Friday, March 20, 2020

"Military Medicine and the Making of Race"

New from Cambridge University Press: Military Medicine and the Making of Race: Life and Death in the West India Regiments, 1795–1874 by Tim Lockley.

About the book, from the publisher:
This book demonstrates how Britain's black soldiers helped shape attitudes towards race throughout the nineteenth century. The West India Regiments were part of the British military establishment for 132 years, generating vast records with details about every one of their 100,000+ recruits which made them the best-documented group of black men in the Atlantic World. Tim Lockley shows how, in the late eighteenth century, surgeons established in medical literature that white and black bodies were radically different, forging a notion of the 'superhuman' black soldier able to undertake physical challenges far beyond white soldiers. By the late 1830s, however, military statisticians would contest these ideas and highlight the vulnerabilities of black soldiers instead. The popularity and pervasiveness of these publications spread far beyond British military or medical circles and had a significant international impact, particularly in the US, both reflecting and reinforcing changing notions about blackness.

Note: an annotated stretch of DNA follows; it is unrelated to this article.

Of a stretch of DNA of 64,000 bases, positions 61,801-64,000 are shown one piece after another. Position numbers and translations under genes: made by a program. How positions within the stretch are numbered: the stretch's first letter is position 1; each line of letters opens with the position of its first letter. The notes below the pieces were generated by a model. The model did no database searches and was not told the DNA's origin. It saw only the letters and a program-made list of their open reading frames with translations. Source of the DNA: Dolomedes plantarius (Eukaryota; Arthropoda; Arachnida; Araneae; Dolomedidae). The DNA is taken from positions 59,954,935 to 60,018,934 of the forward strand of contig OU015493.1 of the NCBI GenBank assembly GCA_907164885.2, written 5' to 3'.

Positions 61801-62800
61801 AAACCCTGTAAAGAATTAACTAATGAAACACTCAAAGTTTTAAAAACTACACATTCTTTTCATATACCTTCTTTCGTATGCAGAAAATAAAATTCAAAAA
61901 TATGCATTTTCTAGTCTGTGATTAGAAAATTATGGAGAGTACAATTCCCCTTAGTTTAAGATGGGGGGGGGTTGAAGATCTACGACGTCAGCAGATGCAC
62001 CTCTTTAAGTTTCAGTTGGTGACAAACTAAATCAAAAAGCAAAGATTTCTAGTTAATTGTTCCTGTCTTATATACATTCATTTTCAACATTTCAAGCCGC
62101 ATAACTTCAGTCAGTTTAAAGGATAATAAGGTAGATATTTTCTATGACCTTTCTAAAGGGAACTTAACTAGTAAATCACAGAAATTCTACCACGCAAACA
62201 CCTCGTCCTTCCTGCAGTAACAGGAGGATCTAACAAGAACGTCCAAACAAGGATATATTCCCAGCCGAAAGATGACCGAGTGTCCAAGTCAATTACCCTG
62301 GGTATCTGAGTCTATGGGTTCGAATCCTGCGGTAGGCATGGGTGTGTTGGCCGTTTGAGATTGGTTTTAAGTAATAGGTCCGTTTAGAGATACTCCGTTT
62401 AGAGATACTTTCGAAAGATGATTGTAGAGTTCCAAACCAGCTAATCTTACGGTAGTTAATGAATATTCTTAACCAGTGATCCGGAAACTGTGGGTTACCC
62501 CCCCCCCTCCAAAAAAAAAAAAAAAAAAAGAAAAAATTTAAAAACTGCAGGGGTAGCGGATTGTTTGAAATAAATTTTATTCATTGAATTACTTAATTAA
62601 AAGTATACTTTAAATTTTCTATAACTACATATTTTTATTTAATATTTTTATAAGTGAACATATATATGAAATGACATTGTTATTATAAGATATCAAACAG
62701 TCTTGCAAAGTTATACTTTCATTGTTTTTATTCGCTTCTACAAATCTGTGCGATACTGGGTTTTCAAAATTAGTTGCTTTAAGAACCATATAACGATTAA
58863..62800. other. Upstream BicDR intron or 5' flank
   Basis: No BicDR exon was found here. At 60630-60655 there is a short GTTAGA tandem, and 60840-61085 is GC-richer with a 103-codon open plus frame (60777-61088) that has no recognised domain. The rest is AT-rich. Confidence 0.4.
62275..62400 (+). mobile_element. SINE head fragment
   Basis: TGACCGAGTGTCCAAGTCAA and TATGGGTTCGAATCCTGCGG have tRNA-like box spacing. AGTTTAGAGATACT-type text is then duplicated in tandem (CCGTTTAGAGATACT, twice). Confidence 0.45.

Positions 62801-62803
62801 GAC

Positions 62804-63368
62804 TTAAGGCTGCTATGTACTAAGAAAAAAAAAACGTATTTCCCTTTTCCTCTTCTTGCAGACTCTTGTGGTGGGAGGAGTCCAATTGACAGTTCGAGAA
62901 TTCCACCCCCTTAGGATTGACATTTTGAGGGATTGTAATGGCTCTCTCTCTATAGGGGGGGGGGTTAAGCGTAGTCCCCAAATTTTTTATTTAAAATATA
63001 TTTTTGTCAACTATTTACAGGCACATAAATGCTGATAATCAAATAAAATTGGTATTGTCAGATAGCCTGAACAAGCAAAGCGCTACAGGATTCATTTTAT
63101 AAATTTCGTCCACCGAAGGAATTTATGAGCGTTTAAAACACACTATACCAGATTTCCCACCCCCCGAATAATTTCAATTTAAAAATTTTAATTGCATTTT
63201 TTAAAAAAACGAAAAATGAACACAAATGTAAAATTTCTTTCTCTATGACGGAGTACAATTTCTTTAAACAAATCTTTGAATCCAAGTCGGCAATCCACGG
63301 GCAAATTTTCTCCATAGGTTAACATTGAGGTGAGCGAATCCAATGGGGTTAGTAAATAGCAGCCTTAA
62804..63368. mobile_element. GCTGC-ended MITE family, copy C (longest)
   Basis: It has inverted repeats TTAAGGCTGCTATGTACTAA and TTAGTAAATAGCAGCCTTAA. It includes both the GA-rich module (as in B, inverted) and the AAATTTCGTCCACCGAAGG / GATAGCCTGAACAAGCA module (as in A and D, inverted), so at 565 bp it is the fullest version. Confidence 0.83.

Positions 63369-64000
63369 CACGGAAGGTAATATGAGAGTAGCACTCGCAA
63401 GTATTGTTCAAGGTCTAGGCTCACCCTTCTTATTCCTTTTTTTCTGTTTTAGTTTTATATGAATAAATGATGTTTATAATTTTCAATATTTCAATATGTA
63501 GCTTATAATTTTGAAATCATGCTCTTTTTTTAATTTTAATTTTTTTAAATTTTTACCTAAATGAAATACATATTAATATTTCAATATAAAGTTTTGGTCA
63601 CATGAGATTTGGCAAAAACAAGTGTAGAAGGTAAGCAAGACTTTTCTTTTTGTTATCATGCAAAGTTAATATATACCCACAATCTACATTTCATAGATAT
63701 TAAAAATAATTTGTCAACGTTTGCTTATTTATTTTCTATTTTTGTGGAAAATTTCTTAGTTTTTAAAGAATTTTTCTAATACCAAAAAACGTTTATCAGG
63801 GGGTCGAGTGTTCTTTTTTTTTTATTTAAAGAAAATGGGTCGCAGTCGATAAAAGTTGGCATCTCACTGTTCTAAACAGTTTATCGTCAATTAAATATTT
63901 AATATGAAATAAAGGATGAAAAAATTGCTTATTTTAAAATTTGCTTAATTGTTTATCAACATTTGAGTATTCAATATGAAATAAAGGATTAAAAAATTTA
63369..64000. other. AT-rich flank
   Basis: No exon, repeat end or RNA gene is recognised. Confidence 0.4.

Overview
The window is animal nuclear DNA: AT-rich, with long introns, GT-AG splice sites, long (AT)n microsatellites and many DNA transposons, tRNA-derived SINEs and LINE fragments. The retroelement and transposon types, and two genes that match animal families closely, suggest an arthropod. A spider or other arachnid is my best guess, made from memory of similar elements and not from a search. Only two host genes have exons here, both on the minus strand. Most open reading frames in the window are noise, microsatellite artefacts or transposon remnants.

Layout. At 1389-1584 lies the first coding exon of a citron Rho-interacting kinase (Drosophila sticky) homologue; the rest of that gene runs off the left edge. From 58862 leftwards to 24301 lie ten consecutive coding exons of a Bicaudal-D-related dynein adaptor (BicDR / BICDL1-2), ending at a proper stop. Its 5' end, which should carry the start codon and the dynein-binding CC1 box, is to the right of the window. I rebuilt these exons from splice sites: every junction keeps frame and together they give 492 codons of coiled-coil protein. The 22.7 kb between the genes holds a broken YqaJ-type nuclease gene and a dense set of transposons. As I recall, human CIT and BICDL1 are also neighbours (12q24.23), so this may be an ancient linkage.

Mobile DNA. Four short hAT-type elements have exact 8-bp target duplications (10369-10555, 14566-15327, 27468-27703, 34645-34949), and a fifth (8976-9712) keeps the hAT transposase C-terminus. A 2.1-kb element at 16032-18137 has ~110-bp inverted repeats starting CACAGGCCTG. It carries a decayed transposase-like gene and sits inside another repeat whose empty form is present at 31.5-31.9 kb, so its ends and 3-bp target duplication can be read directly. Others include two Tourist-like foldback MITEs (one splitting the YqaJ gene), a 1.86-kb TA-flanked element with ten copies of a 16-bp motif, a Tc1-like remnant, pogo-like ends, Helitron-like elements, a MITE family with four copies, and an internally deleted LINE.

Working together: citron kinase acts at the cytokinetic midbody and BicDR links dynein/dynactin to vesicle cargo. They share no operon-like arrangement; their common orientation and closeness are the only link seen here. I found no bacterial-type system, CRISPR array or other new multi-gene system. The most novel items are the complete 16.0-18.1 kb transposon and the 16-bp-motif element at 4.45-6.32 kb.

Tim Lockley is Professor of North American History at the University of Warwick and the author of Lines in the Sand: Race and Class in Lowcountry Georgia, 1750–1860 (2001), Welfare and Charity in the Antebellum South (2007) and Maroon Communities in South Carolina (2009).

--Marshal Zeringue